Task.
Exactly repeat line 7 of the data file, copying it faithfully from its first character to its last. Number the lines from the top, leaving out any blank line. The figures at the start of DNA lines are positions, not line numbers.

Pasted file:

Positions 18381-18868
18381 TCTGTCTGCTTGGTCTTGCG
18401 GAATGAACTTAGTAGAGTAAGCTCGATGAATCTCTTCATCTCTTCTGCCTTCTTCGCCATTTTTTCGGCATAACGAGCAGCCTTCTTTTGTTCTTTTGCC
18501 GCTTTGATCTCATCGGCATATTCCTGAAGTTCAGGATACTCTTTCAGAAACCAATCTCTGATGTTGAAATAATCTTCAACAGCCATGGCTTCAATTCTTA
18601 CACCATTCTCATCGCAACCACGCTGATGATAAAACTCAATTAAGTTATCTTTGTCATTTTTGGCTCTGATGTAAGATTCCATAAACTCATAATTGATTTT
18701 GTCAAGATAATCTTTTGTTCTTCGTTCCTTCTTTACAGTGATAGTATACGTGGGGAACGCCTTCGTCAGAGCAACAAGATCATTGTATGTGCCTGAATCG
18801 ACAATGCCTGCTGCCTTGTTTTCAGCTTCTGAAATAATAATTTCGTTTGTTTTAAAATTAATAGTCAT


18801 ACAATGCCTGCTGCCTTGTTTTCAGCTTCTGAAATAATAATTTCGTTTGTTTTAAAATTAATAGTCAT